CHAPTER VIII. FEDERAL SUPREMACY (1793-1801).
The campaign of 1800 thus began with the Federalists divided, and the Republicans hopeful. Hamilton was determined to force Adams from the headship, and prepared a pamphlet, for which materials were furnished by Oliver Wolcott, Secretary of the Treasury. Aaron Burr, a wily Republican leader, managed to get a copy, published it, and spread it broadcast. Adams was re-nominated by a caucus of Federalist members, and C. C. Pinckney was put on the ticket with him. Jefferson was, as in 1796, the candidate of his party for President. For Vice-President there was associated with him Burr, who was able to control the important vote of the State of New York. The result of this coalition was seen in May, 1800, when a New York legislature was elected with a Republican majority; and that legislature would, in the autumn, cast the vote of the State. The Federalists persevered, but South Carolina deserted them, so that both Jefferson and Burr received seventy-three votes, and Adams had only sixty- five. The Federalist supremacy was broken.
[Election by the House.]
Now arose an unexpected complication. There being a tie between Jefferson and Burr, the House of Representatives was called upon to decide between them, its vote being cast by States. Had the majority of the House been Republican, Jefferson would, of course, have received their votes; it was, however, Federalist, and the Federalists thought themselves entitled to choose that one of their enemies who was least likely to do them harm. Obscure intrigues were entered upon both with Jefferson and Burr. Neither would make definite promises, although Burr held out hopes of alliance with the Federalists. Hamilton now came forward with a letter in which he declared that of the two men Jefferson was less dangerous. "To my mind," said he, "a true estimate of Mr. Jefferson's character warrants the expectation of a temporizing rather than of a violent system." After a long struggle the deadlock was broken; Jefferson was chosen President of the United States, and Burr Vice-President.
92. CAUSES OF THE FALL OF THE FEDERALISTS.
[Unpopularity of the Federalists.] [Judiciary Act.]
The electoral majority was small; the Federalists preserved their organization, and had the prestige of twelve years of administration; it was impossible to realize that there never again would be a Federalist president. In the election of 1804, however, they received but fourteen electoral votes altogether (sec. 100). The reasons for this downfall are many, However popular the French war had been, the taxes made necessary by it had provoked great dissatisfaction; and in 1799 a little insurrection, the so-called Fries Rebellion, had broken out in Pennsylvania. The Sedition prosecutions were exceedingly unpopular, The last acts of the party left a violent resentment. In 1801, after it was known that there would be a Republican President with a large majority in both houses of Congress, the Federalists resolved to bolster up their power in the third department of government. A Judiciary Act was therefore passed, creating new courts, new judges, and new salaried officials. All the resulting appointments were made by Adams, and duly confirmed by the Senate, thus anticipating by many years any real needs of the country. A vacancy occurring in the chief-justiceship, Adams appointed John Marshall, one of the few Virginia Federalists; he had made his reputation as a politician and statesman: even Adams himself scarcely foresaw that he was to be the greatest of American jurists.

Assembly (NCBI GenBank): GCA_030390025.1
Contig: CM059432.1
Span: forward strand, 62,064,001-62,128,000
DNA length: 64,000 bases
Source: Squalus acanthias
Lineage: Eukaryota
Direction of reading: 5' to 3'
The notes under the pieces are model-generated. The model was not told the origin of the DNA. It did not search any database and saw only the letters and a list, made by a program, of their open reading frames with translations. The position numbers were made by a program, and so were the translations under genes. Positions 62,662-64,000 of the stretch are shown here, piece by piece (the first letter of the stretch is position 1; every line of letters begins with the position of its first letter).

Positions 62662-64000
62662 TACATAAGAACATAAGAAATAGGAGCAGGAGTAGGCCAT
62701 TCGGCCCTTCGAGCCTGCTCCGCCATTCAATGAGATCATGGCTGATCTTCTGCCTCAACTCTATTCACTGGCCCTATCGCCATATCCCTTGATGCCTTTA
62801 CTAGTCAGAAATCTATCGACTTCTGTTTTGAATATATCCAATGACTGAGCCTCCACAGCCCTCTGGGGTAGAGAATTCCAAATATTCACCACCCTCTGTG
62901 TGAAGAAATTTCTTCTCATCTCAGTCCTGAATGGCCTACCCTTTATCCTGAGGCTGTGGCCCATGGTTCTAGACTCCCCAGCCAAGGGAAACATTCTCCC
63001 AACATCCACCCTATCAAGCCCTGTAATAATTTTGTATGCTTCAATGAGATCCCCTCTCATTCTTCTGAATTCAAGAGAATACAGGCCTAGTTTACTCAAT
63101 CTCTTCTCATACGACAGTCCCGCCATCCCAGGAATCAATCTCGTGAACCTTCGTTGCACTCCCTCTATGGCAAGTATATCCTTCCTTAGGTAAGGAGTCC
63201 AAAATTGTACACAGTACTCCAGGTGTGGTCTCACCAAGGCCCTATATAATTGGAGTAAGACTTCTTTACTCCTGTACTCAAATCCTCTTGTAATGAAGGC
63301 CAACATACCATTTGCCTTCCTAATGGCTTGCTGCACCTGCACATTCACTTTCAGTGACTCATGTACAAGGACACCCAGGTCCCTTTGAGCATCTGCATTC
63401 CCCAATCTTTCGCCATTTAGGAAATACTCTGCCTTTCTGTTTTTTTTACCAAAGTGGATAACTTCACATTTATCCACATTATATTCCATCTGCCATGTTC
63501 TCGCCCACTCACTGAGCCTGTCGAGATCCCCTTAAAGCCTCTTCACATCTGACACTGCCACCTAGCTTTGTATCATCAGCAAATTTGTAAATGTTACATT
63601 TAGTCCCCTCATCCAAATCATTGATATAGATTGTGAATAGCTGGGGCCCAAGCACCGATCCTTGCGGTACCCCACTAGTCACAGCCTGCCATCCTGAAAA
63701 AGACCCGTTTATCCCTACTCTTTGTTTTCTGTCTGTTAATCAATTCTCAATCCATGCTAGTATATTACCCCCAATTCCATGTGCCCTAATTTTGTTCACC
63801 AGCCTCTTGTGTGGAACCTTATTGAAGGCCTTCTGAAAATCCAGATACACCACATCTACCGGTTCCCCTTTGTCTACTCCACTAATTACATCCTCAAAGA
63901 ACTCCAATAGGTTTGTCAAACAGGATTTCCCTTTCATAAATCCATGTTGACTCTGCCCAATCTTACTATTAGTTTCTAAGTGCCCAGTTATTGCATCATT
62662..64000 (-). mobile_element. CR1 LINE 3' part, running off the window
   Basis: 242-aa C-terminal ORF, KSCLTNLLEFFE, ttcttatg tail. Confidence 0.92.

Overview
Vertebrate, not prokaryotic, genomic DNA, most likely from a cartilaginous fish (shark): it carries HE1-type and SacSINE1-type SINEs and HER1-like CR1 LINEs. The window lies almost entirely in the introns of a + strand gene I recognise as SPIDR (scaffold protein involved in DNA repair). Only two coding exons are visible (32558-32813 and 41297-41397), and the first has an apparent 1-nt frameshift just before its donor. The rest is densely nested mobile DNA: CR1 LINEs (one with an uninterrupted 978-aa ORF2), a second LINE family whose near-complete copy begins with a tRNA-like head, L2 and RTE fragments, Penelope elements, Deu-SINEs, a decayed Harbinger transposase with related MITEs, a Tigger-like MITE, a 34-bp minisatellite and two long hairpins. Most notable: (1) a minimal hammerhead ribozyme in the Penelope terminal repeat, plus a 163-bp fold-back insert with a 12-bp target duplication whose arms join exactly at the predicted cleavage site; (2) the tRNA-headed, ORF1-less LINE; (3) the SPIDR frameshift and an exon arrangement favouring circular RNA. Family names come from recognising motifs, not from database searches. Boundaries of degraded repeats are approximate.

Still more fatal were the internal dissensions in the party. In 1799 Washington died, and no man in the country possessed his moderating influence, The cabinet, by adhering to Hamilton and corresponding with him upon important public matters, had weakened the dignity of the President and of the party. In the election of 1800 Hamilton, besides his open attack on Adams, had again tried to reduce his vote sufficiently to bring Pinckney in over his head. Adams himself, although a man of strong national spirit, was in some respects too moderate for his party. Yet his own vanity and vehemence made him unfit to be a party leader.
While these reasons may account for the defeat of the Federalists, they do not explain their failure to rise again. They had governed well: they had built up the credit of the country; they had taken a dignified and effective stand against the aggressions both of England and of France. Yet their theory was of a government by leaders. Jefferson, on the other hand, represented the rising spirit of democracy. It was not his protest against the over-government of the Federalists that made him popular, it was his assertion that the people at large were the best depositaries of power. Jefferson had taken hold of the "great wheel going uphill." He had behind him the mighty force of the popular will.